The agenda for the Council meeting on 19th September is out now and can be found on the Council website.
Of particular interest is the decision to consider the adoption of the Affordable Housing Strategy.
There may be confusion about the differences between affordable housing and housing affordability. The words are similar but refer to different aspects of the housing market. In Victoria affordable housing is housing, including social housing, that is appropriate for the needs of very low-, low- and moderate – income households. There are eligibility criteria to ensure that such housing goes to people in need.
Housing affordability on the other hand relates to the cost of housing (rent or mortgages) for everybody. How much rent do you have to pay? What are the mortgage repayments for buying a property? And how does that relate to your income? Housing affordability depends on the cost of land, the costs of material and labour to construct the house and the supply of houses and the demand for houses. There is a lot of data in the media that shows that the costs of houses have risen much higher than wages all around the country, meaning that it is harder and takes longer to save for a deposit and that mortgages must be larger and so take longer to pay off.
Governments at local state and federal level are all attempting to address the issue. Hepburn Shire’s Affordable Housing Strategy is one action. You may have read the recent State Government media release that announced that Hepburn Shire will receive funding as part of the State Governments’ Big Housing Build to provide social and affordable housing in regional Victoria. Homes Victoria have confirmed that $2.1m will be provided to fund 6 homes at the Middleton Field development. These homes will be provided in partnership with Hygge, the developers of the land, and are in addition to the four social and affordable houses currently being built in Daylesford.
The Middleton Field development has been the subject of a great deal of comment on social media lately, particularly in relation to the Block, whether it was to be part of the project, although there was no formal announcement of that, and then an announcement by producers that they were not going to film the show there.
For the record Council is considering plans for the construction of five dwellings at 1 Raglan Street in Daylesford, which were submitted in mid-July this year. Council has been supportive of the broader Middleton Fields development in which this land sits. After a substantial and extensive process Council resolved to approve a planning permit for the subdivision in April 2023. The permit included 86 conditions. A small number of objectors to the subdivision subsequently sought to challenge the decision at VCAT as is their right. The developers applied for the matter to be considered for an accelerated determination by the Planning Minister as is their right. The application for the five dwellings has not been withdrawn and is scheduled for a decision at its Ordinary Council Meeting on 17 October. Officers and Council are managing the application objectively through the normal processes.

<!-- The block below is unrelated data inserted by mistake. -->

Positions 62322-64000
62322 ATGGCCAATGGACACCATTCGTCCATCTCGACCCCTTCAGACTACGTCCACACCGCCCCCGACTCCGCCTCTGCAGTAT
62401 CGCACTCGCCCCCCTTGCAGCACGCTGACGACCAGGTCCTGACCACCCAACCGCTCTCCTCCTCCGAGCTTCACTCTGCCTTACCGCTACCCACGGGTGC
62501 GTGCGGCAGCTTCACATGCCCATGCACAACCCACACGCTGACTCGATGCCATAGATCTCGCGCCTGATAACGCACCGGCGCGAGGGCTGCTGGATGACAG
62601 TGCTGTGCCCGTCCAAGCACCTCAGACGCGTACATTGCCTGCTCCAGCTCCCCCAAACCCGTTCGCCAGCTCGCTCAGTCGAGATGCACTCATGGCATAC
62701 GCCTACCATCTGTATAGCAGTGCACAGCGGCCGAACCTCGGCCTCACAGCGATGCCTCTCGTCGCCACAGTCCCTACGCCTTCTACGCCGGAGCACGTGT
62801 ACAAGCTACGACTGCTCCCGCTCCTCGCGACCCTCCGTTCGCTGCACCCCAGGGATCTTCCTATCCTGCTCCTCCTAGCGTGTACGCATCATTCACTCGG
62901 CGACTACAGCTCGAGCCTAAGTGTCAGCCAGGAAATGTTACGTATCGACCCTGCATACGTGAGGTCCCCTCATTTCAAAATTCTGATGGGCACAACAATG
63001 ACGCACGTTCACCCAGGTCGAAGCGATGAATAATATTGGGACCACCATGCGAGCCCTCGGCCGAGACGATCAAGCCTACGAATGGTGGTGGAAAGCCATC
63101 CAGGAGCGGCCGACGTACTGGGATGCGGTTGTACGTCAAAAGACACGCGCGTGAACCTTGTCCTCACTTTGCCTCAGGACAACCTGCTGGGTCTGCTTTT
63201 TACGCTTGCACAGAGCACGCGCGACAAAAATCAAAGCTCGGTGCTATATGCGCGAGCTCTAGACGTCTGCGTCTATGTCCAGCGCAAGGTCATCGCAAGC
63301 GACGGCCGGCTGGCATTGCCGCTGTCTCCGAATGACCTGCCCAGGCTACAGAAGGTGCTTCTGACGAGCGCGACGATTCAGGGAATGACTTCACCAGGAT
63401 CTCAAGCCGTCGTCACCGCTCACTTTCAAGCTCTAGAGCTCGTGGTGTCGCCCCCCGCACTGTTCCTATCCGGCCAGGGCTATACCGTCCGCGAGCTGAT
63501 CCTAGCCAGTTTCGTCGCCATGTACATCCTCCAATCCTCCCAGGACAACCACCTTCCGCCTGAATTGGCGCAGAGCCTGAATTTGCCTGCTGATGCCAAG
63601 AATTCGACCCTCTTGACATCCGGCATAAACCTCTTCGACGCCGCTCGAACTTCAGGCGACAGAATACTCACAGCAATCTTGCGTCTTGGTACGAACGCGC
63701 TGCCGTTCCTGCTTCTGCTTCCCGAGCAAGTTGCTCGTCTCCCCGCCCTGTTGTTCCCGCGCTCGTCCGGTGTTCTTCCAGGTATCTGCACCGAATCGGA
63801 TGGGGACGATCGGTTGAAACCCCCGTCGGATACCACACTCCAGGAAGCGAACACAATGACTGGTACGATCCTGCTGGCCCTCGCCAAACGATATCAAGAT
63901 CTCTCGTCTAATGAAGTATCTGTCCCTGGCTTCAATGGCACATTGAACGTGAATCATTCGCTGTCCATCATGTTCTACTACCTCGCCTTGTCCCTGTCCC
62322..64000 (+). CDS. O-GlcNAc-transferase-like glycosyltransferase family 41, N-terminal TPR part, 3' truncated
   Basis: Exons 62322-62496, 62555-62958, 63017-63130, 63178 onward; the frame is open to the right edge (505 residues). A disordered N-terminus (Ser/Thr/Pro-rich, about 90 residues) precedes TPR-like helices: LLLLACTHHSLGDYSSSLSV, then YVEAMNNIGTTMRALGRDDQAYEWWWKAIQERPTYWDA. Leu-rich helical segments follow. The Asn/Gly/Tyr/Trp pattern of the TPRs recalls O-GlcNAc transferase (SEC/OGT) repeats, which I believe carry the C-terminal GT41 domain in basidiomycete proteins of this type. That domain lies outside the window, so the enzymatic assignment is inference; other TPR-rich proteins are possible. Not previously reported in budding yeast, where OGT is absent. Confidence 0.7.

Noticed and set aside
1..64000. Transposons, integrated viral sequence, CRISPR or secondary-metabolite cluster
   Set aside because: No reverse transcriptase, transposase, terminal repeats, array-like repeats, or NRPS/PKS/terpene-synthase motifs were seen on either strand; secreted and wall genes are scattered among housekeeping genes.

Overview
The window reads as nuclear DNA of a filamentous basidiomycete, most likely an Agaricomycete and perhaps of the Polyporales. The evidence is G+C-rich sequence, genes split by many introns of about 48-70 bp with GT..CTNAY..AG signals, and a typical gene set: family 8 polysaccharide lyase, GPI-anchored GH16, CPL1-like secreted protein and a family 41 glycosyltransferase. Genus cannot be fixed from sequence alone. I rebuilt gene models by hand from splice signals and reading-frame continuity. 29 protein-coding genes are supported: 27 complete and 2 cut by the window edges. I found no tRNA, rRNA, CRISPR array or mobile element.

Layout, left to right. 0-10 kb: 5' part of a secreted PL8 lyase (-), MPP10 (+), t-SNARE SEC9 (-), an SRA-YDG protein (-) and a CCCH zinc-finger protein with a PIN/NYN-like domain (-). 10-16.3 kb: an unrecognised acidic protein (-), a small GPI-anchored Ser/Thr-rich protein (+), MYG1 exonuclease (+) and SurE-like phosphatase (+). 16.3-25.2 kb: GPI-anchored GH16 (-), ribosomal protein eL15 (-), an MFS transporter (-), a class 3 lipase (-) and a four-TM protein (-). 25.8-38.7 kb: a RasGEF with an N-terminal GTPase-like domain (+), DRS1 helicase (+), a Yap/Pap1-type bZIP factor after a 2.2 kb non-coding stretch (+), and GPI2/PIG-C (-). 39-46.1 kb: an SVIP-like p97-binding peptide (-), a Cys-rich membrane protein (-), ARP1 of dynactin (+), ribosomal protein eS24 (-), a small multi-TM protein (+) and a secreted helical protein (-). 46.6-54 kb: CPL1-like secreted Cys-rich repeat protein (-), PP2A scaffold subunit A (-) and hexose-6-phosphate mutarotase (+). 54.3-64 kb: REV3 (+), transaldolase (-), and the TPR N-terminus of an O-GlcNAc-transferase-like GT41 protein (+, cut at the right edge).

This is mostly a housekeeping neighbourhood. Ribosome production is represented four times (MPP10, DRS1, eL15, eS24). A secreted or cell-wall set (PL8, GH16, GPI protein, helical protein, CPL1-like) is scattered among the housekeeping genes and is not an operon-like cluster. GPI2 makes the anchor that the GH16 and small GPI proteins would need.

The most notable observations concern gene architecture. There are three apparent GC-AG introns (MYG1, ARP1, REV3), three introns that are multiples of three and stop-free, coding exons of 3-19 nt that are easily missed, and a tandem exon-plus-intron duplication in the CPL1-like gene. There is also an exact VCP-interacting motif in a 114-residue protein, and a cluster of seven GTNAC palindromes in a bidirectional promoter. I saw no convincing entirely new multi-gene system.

Ratepayers will have received their rate notices now. There is always confusion about how rates are calculated. The state government has introduced a rate cap which means that Councils are only permitted to increase the total amount received by up to the rate cap. This year the cap was an increase of 3.5% to the total rates income of Council.
If all properties in the Shire had increased in value by the same amount, then everybody would just pay an increase of 3.5 percent. However some areas of the Shire have increased at a higher rate than others and some have decreased in value. For example, those farming properties along the proposed Western Renewables Link alignment have fallen in value by approximately 20 percent so their rates will reflect that change. But this means that other property owners will pay more to provide Council with the total amount of rates raised.
Properties are valued by an independent valuer based on the sales prices during the year to January. The valuer also considers local factors. Council adopted the state government rate cap of 3.5 percent. Property prices in Hepburn Shire rose by an average of 9% last year. If your property value increase was at 9% then your rates will have risen by the 3.5% rate cap. If your property value increased by more than the average 9% then your rates will have increased by more than the 3.5% rate cap. If your property value increased by less than the 9% average, then your rates will have increased by less than the 3.5% rate cap and in fact may have decreased. It’s important to know the valuation increase of 9% does not give Council any more rates income.
If you think that your valuation is wrong, you have 60 days from the issue of the rates notice to request a review. Contact the Council rates officer on 53482306 or complete an objection form available on the Property page of the Hepburn Shire Council website.
Lesley Hewitt is the Deputy Mayor of Hepburn Shire and an elected councillor for Birch Ward.
Councillor Columns are a regular feature in The Wombat Post. We offer this space as an information channel from Council to the community. Councillor Columns are not subject to editorial review by our editorial committee but are published as we receive them from our elected Councillors.